Wednesday, October 05, 2005

Vacancies and stress relaxation!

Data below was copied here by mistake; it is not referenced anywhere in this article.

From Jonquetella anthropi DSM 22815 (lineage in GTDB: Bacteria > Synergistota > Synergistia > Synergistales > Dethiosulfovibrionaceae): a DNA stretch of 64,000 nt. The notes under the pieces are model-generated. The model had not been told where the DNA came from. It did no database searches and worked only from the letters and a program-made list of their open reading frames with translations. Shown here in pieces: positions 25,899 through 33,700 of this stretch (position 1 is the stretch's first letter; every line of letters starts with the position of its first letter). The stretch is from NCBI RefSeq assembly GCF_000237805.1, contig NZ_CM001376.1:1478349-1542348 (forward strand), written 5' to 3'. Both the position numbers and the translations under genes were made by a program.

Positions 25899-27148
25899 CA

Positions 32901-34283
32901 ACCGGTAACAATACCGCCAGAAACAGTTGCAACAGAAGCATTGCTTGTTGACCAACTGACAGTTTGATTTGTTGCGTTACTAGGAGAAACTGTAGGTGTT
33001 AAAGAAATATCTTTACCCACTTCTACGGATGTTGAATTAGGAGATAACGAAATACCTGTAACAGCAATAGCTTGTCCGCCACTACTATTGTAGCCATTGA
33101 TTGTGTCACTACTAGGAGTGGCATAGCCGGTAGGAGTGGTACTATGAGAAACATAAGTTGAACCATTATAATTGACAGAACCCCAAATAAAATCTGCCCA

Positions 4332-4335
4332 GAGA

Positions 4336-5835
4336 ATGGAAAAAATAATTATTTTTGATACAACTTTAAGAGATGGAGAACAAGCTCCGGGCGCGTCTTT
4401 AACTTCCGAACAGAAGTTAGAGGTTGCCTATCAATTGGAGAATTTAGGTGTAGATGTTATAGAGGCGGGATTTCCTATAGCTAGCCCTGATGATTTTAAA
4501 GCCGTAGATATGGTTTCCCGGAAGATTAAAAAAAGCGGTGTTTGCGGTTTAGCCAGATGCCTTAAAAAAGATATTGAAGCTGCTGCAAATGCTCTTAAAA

Zhang, Johnson and Dahmen have recently published a paper in Acta Materialia on vacancy mediated elastic stress relaxation. Zhang et al use in-situ transmission electron microscopy to study the solidification of lead, lead-cadmium, and lead-indium particles embedded in aluminum. The elastic stresses that develop due to the shape and volume changes during the solidification are relaxed by ferrying vacancies to the precipitate-matrix interface from the bulk. The experiments are done on inclusions well inside the matrix; that would mean transmission electron microscopy on samples of thickness of the order 100-200 nm. I found no explicit mention of that information in the paper, though, I understand that with microscopes that operate at higher voltages, it indeed is possible to study specimens that thick. The experiments are isothermal and hence the thermal strains are ruled out. The micrographs in Figures 2 and 4, and the (schematic in) Figure 4 are sort of neat; a paper worth taking a look at.


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